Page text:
April 25, 2014

Hugo Nominations: Best Graphic Story

This is the fourth and final Hugo category I wanted to talk about, and it's the one I want to talk about the most. Hugo Awards, we need to have a talk. I think you know what it's going to be about, because we've had this exact conversation before. First, let's just quickly recap the five nominees for Best Graphic Story.

- Girl Genius, Volume 13: Agatha Heterodyne & The Sleeping City, written by Phil and Kaja Foglio; art by Phil Foglio; colors by Cheyenne Wright (Airship Entertainment)
- “The Girl Who Loved Doctor Who”, written by Paul Cornell, illustrated by Jimmy Broxton (Doctor Who Special 2013, IDW)
- The Meathouse Man, adapted from the story by George R.R. Martin and illustrated by Raya Golden (Jet City Comics)
- Saga, Volume 2, written by Brian K. Vaughan, illustrated by Fiona Staples (Image Comics)
- “Time”, Randall Munroe (XKCD)

The Best Graphic Novel intervention takes place under the cut.

I've been arguing for some years that the Best Graphic Novel category probably needs retiring from the Hugo Awards. I applauded its introduction, as it suggested that prose readers were finally embracing the graphic novel medium. Unfortunately Hugo nominators have repeatedly proven themselves to be remarkably poorly read when it comes to comic books and graphic novels, something that's evident at almost every year's shortlist. Last year gave me hope: aside from the repeatedly bloc-nominated Schlock Mercenary there was Saucer Country, Locke and Key, Grandville Bete Noir and the well-deserved winner Saga.

This year Saga is a shoe-in to win the category, because its competition is yet another volume of Girl Genius (never warmed to it), a single issue of a Doctor Who tie-in comic book, a single instalment of a webcomic and an ultra-indie one-shot based on a George R. R. Marin short story.

Let's have a quick look at what these nominees managed to beat:
  • The Massive, an inventive and intelligent post-apocalyptic drama by Brian Wood and Garry Brown about environmental activists searching for a vanished sister ship on a flooded Earth.
  • Storm Dogs, a tense and atmospheric science fiction thriller about a murder investigation on an alien planet; it boasted exceptional world-building, science fiction concepts and characterisation.
  • Lazarus, a stunning near-future comic by Greg Rucka and Michael Lark about rival families ruling over America with the assistance of genetically modified soldiers and bodyguards.
  • Mara, by Brian Wood and Ming Doyle, about a future sports star who begins to develop superhuman powers.
  • Planetoid, a great miniseries collected in 2013 about a rogue soldier defending a small community from the interplanetary commercial forces who want them out of the way.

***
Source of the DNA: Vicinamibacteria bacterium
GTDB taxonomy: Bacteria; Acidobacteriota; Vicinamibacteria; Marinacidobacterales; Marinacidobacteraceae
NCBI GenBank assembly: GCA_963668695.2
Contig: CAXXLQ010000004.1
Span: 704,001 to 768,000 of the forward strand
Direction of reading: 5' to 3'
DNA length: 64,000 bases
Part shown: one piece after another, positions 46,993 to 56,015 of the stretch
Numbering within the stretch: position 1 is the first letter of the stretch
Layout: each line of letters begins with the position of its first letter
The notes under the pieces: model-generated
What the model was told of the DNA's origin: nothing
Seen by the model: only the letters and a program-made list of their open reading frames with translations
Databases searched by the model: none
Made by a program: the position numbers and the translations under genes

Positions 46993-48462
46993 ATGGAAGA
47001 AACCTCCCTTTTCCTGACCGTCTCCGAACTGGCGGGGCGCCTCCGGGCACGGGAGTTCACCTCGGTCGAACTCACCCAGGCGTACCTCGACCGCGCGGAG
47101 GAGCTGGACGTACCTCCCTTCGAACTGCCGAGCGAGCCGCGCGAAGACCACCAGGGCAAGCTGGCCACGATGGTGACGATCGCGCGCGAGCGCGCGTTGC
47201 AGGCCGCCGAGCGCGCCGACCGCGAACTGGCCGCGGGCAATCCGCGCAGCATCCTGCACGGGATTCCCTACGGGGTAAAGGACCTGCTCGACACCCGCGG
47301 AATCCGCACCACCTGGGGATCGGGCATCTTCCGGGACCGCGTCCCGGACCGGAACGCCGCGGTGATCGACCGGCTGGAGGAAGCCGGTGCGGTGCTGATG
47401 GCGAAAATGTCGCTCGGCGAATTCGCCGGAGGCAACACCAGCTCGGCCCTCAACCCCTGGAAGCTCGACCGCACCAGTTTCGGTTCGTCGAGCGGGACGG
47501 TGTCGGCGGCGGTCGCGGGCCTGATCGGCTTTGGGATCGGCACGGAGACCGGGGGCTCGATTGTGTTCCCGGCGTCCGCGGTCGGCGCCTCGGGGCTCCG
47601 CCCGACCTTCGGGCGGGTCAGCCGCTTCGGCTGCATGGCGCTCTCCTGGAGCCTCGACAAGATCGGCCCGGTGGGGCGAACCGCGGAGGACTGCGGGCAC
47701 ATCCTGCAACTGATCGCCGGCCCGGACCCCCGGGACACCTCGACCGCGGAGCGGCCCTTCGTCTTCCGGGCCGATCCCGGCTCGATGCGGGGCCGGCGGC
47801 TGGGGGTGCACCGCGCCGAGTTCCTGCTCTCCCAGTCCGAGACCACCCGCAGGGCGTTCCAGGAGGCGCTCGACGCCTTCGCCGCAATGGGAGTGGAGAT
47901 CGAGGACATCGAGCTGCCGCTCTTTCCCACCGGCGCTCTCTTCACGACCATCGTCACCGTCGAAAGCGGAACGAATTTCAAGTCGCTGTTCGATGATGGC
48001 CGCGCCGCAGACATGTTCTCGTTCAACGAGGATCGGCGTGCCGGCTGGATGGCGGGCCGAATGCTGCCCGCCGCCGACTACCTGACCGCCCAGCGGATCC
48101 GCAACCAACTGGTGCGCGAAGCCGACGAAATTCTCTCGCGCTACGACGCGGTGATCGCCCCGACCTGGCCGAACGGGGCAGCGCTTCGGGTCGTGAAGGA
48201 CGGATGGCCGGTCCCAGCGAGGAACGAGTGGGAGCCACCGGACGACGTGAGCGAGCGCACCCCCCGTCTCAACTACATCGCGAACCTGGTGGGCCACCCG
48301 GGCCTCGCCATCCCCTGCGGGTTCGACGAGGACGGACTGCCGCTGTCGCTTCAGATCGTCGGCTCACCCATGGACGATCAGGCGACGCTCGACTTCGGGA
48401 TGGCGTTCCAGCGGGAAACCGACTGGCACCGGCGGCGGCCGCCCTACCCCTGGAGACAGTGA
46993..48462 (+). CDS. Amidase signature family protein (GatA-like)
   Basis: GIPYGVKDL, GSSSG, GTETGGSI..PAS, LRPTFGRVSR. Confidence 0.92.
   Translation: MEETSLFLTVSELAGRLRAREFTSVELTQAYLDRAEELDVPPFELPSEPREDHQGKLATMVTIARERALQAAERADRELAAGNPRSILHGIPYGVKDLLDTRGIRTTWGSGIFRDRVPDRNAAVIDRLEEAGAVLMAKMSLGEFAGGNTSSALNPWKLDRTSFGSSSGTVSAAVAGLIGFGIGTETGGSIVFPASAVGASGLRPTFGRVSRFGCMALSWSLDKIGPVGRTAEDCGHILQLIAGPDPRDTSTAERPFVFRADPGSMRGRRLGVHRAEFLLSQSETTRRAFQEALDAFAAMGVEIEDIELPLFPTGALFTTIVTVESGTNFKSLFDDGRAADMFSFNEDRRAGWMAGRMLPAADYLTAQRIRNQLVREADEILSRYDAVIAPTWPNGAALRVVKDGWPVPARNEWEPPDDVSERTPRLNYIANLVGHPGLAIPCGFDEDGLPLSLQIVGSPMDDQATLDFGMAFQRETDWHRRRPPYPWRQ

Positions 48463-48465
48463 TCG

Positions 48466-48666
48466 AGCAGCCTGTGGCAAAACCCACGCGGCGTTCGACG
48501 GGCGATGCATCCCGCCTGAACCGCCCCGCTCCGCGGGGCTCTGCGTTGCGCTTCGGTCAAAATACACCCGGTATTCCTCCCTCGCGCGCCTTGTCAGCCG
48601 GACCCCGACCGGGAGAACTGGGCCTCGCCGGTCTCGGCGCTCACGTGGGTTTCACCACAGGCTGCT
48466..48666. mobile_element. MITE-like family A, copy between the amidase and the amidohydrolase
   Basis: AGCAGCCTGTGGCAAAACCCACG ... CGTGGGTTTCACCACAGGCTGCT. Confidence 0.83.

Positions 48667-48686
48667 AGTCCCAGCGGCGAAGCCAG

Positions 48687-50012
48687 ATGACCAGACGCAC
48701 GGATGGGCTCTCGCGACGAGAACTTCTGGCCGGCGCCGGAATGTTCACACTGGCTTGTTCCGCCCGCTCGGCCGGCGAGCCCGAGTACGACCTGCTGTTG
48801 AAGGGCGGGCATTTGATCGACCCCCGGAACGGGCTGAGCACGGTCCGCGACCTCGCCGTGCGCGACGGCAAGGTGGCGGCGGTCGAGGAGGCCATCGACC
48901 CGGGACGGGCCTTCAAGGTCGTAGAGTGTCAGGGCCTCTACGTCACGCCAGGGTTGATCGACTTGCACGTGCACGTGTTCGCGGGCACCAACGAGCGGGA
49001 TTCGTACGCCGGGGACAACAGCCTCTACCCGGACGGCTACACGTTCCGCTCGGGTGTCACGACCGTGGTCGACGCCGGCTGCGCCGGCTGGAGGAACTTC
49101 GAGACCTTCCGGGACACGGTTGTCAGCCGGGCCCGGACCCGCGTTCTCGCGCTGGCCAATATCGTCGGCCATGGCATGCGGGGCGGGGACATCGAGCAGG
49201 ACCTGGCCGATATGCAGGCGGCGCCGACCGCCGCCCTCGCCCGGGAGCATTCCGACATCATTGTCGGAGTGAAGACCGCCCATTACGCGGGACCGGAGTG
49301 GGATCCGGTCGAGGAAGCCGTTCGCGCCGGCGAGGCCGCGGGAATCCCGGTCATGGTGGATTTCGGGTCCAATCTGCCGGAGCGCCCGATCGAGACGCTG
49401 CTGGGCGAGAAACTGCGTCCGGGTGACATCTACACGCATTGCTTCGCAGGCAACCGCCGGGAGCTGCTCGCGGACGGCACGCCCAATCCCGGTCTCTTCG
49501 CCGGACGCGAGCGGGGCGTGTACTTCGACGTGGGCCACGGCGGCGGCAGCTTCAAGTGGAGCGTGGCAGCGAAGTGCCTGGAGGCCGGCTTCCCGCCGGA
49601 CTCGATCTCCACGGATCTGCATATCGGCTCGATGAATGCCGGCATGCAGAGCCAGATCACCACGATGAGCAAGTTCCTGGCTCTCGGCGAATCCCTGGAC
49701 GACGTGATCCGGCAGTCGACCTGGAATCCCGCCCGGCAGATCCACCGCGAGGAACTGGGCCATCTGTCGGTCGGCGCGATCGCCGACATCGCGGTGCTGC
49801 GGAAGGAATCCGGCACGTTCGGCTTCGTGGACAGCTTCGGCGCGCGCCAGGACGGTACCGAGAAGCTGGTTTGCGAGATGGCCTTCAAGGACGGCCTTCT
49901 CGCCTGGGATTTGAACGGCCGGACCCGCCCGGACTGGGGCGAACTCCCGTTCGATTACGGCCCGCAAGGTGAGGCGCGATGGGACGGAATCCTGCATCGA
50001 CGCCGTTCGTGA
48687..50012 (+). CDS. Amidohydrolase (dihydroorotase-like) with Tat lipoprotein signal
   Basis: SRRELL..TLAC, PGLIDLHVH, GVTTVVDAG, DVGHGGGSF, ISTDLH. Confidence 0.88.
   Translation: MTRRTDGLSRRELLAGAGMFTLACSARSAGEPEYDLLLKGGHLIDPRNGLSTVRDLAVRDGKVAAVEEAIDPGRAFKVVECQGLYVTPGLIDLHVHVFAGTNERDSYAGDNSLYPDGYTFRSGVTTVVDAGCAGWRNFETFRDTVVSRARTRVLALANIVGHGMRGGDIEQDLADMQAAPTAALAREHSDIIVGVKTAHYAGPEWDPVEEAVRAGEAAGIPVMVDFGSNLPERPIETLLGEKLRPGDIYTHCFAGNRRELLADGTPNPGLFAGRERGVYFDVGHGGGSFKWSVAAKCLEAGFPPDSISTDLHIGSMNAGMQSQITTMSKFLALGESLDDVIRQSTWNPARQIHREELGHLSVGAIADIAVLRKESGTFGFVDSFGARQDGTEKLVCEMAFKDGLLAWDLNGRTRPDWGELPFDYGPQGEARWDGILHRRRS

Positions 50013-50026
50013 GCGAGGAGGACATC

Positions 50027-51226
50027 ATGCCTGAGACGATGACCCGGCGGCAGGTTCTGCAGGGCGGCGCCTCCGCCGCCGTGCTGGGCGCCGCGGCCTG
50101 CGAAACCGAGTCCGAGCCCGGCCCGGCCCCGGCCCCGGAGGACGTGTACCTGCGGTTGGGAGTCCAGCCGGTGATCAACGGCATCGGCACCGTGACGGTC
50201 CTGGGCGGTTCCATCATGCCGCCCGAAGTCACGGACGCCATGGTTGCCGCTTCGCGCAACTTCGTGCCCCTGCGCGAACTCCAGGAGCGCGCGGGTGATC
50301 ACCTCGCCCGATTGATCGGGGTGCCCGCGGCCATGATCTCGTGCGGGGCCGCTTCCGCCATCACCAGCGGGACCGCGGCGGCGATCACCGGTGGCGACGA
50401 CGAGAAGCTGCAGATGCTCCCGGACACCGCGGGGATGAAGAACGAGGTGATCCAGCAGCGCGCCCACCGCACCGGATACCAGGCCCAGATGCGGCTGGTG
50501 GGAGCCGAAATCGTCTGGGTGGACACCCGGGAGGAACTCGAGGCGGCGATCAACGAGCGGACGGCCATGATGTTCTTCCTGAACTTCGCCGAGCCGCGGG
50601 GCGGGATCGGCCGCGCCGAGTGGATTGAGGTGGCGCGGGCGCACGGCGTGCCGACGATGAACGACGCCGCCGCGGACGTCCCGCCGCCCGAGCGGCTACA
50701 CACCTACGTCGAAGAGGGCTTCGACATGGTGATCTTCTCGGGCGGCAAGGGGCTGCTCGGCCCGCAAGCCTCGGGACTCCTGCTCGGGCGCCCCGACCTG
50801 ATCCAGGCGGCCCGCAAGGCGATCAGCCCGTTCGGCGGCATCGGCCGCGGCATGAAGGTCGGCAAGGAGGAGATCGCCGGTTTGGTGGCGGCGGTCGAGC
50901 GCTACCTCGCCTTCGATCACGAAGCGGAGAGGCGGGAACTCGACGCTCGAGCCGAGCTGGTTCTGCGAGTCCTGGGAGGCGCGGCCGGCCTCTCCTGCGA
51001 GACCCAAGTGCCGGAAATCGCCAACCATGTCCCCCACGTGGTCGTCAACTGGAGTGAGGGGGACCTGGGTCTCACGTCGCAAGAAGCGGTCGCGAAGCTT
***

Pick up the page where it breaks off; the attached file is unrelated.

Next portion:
• East of West, a sci-fi western dystopia by Jonathan Hickman.
  • Multiple Warheads, a fantastic Moebius-esque road trip created by Brandon Graham that's brimming with ideas and weird concepts.
  • Prophet, another Graham work - this time with Simon Roy - that has brilliantly transformed an old Rob Liefeld character into a stunning far future epic drawing on classic Metal Hurlant aesthetics and themes.
  • Manhattan Projects, by Jonathan Hickman and Nick Pitarra, a parallel universe story of German, Russian and American scientists secretly teaming up to stretch the boundaries of human knowledge during the Cold War.
  • Thor: God of Thunder, "Godbomb", an absolutely amazing Marvel comic book published and collected in 2013 that boasts brilliant artwork and writing.
  • Revival, a 'rural noir' by Tim Seeley and Mike Norton about a town in Wisconsin where the dead have started returning to life.
  • Conan the Barbarian: The Nightmare of the Shallows, the latest volume of Brian Wood's masterful adaptation of the original Robert E. Howard stories. I'm not sure Conan has had this good a comic book in 20 years.
  • The Unwritten, a previously nominated postmodern fantasy series by Mike Carey.
  • Fables, the perennially popular folkloric adaptation by Bill Willingham.
There are probably a lot of other graphic novels that I didn't read last year that deserve a look-in. For one thing, there must have been one or two decent manga published. The thing is, they don't get a look-in because Hugo nominators simply aren't very well read.

And this is the thing: if the nominating base aren't properly invested in the medium, then any award they nominate isn't going to represent the best that the medium has to offer. Hugo nominators know prose SF very well. This isn't the case with graphic stories. There's no shame in not being well read in all mediums, either. There's no problem with quietly retiring this category. After all, there's no category for best SF videogame.

This isn't intended as a slight against those writers and artists who did get nominated this year. I just really, really don't think the shortlist is representative of the medium at its best - and that's what awards are supposed to be about.

1 comment:

  1. I take your general point, but I think you're being unfairly dismissive of "Time", which is considerably more ambitious in its size and its ideas than you probably realise if you haven't looked into it. Three panels with a joke at the end, it ain't.

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